PMCCPMCCPMCC

Search tips
Search criteria 

Advanced

 
Logo of jbcThe Journal of Biological Chemistry
 
J Biol Chem. 2011 August 19; 286(33): 28723–28728.
Published online 2011 June 10. doi:  10.1074/jbc.M110.202853
PMCID: PMC3190680

Dual Inhibition of α/β-Hydrolase Domain 6 and Fatty Acid Amide Hydrolase Increases Endocannabinoid Levels in Neurons*An external file that holds a picture, illustration, etc.
Object name is sbox.jpg

Abstract

Agonists at cannabinoid receptors, such as the phytocannabinoid Δ9-tetrahydrocannabinol, exert a remarkable array of therapeutic effects but are also associated with undesirable psychoactive side effects. Conversely, targeting enzymes that hydrolyze endocannabinoids (eCBs) allows for more precise fine-tuning of cannabinoid receptor signaling, thus providing therapeutic relief with reduced side effects. Here, we report the development and characterization of an inhibitor of eCB hydrolysis, UCM710, which augments both N-arachidonoylethanolamine and 2-arachidonoylglycerol levels in neurons. This compound displays a unique pharmacological profile in that it inhibits fatty acid amide hydrolase and α/β-hydrolase domain 6 but not monoacylglycerol lipase. Thus, UCM710 represents a novel tool to delineate the therapeutic potential of compounds that manipulate a subset of enzymes that control eCB signaling.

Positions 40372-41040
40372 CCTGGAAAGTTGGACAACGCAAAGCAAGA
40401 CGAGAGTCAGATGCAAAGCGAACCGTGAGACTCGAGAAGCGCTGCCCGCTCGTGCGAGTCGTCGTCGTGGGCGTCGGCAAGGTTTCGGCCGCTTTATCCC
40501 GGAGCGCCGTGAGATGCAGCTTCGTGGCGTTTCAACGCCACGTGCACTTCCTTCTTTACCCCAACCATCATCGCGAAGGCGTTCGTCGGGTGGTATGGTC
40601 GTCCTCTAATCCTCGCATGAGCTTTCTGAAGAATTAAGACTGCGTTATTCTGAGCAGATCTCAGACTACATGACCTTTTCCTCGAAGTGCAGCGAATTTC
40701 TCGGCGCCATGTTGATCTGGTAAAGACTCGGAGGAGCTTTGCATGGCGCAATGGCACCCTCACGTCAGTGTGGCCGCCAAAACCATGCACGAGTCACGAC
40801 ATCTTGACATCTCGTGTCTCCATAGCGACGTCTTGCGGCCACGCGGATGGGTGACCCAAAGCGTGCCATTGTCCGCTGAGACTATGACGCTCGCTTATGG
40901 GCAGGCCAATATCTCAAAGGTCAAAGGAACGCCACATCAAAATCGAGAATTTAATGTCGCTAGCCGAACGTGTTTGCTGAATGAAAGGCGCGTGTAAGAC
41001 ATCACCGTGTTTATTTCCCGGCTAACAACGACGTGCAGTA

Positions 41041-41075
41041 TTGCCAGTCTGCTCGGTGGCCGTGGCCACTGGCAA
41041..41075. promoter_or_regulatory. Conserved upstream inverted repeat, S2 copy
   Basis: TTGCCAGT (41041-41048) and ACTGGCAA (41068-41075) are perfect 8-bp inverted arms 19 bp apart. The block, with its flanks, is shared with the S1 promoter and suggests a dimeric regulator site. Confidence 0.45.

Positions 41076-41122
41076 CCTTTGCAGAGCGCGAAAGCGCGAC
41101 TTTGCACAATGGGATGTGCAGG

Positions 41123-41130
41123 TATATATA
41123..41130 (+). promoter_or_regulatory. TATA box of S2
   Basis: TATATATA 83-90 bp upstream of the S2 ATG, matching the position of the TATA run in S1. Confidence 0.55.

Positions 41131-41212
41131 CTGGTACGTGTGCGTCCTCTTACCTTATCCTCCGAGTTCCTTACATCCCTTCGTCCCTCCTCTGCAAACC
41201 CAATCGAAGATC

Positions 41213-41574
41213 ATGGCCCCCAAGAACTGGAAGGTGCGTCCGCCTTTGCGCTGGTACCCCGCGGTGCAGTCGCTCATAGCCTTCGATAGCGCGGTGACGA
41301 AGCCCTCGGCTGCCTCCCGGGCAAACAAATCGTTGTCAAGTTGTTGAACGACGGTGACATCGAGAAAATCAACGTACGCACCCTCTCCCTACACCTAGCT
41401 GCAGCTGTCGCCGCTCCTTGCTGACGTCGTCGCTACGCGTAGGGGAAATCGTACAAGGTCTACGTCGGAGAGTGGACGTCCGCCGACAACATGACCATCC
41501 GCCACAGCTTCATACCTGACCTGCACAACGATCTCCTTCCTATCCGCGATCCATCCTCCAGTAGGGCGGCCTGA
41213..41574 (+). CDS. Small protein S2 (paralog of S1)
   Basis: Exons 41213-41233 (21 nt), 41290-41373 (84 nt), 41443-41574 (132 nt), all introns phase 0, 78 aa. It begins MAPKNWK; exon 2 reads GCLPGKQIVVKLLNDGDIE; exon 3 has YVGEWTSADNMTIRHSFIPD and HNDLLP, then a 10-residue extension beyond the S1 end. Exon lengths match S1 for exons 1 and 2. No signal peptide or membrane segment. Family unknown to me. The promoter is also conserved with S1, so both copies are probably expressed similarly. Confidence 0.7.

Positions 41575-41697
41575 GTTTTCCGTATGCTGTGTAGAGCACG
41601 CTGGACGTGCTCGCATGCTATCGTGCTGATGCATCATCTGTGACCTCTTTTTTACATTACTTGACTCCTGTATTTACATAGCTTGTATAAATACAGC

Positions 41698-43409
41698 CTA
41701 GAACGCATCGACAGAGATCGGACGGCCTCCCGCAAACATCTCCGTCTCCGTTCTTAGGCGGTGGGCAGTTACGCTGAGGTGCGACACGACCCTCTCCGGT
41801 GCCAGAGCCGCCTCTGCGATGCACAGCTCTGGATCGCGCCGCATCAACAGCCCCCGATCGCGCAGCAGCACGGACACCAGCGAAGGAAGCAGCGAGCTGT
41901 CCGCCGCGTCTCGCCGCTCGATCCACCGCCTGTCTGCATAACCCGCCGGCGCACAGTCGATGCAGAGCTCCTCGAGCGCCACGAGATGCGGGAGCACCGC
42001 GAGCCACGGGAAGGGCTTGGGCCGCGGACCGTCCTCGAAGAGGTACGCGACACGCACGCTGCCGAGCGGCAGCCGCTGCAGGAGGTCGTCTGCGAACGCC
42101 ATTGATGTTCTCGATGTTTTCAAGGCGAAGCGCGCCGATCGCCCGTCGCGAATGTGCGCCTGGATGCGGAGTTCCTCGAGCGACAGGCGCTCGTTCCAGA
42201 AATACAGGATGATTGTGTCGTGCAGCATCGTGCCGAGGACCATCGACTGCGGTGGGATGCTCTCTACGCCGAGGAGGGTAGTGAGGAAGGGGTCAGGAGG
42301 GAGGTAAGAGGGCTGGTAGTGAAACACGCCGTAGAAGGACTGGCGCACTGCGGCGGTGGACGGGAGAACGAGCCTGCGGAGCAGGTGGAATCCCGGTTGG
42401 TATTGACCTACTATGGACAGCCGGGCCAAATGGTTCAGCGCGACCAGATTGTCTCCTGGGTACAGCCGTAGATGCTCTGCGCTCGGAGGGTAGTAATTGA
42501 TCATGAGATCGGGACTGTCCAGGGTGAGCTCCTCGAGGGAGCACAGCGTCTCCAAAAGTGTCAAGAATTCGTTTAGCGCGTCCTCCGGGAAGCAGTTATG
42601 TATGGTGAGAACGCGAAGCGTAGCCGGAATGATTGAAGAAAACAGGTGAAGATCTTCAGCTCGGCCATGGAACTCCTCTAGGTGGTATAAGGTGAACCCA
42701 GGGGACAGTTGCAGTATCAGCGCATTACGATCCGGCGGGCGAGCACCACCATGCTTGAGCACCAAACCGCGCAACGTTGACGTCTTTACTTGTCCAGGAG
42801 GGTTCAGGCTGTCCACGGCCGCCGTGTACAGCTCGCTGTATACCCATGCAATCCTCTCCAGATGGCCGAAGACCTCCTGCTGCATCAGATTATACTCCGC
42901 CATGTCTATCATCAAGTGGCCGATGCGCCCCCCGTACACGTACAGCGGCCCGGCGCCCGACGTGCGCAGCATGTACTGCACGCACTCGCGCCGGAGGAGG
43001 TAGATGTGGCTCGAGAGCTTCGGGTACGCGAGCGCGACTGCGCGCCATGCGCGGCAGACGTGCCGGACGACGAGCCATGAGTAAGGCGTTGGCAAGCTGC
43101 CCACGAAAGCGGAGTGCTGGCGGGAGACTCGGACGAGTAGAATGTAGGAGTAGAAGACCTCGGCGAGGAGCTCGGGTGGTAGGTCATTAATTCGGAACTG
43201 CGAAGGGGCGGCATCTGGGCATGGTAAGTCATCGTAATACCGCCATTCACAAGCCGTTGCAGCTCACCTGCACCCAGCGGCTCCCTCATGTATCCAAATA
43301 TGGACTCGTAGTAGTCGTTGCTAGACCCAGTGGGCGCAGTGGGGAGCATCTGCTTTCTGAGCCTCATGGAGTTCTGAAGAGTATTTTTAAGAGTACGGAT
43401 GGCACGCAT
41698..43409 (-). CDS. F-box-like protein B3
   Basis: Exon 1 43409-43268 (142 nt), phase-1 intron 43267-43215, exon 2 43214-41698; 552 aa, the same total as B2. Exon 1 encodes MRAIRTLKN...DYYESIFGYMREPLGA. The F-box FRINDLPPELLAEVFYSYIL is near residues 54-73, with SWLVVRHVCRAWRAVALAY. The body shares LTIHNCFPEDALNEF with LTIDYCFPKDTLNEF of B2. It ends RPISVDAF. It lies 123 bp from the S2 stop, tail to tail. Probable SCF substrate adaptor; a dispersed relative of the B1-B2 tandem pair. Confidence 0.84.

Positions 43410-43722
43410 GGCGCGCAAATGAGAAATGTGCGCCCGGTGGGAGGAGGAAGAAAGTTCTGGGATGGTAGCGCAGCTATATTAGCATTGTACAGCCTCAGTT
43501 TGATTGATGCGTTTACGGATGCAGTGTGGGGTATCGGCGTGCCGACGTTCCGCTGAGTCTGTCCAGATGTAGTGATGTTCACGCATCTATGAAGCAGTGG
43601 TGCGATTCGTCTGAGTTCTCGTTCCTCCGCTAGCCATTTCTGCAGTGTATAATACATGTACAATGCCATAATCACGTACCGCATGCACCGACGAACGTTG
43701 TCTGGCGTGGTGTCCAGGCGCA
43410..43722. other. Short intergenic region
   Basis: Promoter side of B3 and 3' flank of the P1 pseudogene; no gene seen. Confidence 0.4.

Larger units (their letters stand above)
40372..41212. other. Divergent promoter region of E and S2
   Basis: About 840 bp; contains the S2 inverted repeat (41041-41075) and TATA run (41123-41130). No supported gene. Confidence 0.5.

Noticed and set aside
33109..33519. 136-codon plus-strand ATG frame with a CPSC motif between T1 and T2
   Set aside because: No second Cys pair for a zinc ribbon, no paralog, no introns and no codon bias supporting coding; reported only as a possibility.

Keywords: Anandamide, Arachidonic Acid, Enzyme Degradation, Hydrolases, Lipids

Introduction

N-Arachidonoylethanolamine (AEA)2 and 2-arachidonoylglycerol (2-AG) are lipid transmitters that act as endogenous ligands for the cannabinoid receptors CB1 and CB2. In the central nervous system, these endocannabinoids (eCBs) are produced by neurons and glial cells in response to specific stimuli and are rapidly inactivated by cellular uptake and enzymatic hydrolysis (1). The eCB signaling system regulates a wide array of physiological processes, including cell differentiation and viability, neurotransmission, and immune cell activation and migration. As such, the enzymes and receptors belonging to the eCB signaling system represent attractive therapeutic targets.